Professional property managers can optimize the way they manage real estate assets, resulting in better returns year-over-year. This makes the asset significantly more attractive to future investors interested in purchasing the property. If you can demonstrate the significant income from the property, they’re much likely to pay a higher price. Allowing professionals to take care of your property while you focus on growth can help you elevate your existing capital.
Transforming from landlord to investor
You may be wondering how to divorce yourself from the landlord mindset while still investing in real estate. After all, real estate investments represent large, significant—you won’t want to simply hand off your asset to someone else for management.
The key is identifying the right partner. Someone you can trust to manage your investment. Rather than attempting to manage a real estate asset on your own, try to find a trusted company to take care of property management for you. This allows you to focus on what matters as you reap the benefits of letting them handle the day-to-day management of your assets.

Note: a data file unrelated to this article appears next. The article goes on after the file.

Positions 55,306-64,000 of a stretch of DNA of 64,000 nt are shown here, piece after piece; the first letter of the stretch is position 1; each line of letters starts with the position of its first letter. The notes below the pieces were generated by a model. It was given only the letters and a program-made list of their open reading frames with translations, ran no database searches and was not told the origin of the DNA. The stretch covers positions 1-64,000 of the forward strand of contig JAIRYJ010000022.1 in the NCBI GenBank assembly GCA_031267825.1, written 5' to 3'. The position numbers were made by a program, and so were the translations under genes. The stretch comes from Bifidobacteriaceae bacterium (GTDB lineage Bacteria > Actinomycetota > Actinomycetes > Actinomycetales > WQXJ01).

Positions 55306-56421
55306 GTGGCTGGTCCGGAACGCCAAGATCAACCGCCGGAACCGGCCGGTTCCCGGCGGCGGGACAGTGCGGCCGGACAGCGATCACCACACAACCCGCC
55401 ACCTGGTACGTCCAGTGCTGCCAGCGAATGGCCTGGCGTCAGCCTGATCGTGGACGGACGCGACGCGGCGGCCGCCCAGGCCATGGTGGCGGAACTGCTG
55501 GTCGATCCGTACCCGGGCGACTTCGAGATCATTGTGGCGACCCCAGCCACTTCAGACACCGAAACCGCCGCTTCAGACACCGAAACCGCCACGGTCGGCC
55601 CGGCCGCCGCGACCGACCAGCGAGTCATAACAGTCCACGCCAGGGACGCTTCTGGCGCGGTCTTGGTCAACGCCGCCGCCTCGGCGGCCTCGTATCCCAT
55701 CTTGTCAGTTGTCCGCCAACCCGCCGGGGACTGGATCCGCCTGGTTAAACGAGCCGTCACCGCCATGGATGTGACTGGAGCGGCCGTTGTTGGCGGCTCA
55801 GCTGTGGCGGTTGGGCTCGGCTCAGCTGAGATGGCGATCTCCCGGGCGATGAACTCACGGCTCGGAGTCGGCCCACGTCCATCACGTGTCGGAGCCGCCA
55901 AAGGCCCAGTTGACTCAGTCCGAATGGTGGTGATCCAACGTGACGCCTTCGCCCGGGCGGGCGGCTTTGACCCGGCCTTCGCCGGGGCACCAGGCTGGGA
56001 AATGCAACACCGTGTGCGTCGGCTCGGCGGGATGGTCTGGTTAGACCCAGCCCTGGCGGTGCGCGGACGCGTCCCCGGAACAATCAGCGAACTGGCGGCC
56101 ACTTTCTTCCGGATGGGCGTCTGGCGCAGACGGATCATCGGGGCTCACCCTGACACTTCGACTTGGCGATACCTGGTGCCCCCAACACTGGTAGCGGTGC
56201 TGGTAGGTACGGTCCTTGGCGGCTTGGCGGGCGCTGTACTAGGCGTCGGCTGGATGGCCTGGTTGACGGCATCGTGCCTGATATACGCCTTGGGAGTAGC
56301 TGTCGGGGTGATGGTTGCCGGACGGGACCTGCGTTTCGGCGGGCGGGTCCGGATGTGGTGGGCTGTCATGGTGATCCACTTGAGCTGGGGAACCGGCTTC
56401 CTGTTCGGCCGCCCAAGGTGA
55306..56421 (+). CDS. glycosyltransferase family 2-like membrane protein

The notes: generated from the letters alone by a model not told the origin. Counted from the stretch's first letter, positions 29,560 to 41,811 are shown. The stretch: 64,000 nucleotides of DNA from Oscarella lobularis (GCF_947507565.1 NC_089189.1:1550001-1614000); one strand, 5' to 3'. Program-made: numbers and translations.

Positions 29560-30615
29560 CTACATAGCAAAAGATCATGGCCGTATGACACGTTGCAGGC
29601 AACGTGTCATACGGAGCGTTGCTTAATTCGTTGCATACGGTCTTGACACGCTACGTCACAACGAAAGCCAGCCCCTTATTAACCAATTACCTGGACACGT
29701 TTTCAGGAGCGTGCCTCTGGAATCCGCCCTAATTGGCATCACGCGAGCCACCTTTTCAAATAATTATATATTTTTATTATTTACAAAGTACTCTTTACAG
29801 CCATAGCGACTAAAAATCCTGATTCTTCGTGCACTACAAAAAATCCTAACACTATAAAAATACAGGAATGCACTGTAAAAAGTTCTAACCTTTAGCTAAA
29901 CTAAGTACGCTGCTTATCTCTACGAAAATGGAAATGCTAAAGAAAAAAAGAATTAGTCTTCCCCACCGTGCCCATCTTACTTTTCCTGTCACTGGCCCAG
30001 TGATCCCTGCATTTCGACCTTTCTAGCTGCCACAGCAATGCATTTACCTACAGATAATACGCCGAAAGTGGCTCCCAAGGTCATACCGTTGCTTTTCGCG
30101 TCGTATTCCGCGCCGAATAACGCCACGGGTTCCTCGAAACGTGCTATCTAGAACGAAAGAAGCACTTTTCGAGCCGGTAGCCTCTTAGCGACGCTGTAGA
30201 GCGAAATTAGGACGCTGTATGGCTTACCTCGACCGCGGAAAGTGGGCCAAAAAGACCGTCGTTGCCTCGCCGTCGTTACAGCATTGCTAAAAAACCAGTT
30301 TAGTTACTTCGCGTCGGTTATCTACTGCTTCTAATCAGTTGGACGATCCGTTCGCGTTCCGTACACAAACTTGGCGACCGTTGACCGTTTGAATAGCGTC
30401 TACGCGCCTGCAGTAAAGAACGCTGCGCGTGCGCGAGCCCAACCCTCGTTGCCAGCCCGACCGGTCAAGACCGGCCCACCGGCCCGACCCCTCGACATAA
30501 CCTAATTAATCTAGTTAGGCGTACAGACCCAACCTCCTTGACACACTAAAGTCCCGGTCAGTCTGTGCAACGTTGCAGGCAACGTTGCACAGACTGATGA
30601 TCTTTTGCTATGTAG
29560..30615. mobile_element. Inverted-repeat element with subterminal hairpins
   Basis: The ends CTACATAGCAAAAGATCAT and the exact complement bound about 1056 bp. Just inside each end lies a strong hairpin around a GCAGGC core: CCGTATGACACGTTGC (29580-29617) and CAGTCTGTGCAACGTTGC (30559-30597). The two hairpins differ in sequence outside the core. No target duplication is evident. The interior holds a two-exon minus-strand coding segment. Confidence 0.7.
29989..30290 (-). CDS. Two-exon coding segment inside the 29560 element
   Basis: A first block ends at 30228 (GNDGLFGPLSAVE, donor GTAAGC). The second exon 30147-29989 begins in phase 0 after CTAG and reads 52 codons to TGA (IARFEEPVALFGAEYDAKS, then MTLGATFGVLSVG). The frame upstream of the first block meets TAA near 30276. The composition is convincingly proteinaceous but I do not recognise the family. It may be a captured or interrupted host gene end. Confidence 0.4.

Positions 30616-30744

For instance, property managers use their industry expertise to optimize the returns coming from your asset. Property managers often have existing contracts with maintenance professionals and handymen, meaning they’re able to provide you with significant discounts.
Property managers are also able to screen tenants more effectively, reducing the likelihood you’ll end up with a resident who’s delinquent on their rent payments. If you’re not fighting with tenants over late rental payments, you’ll have more time available to begin strategizing your next investment.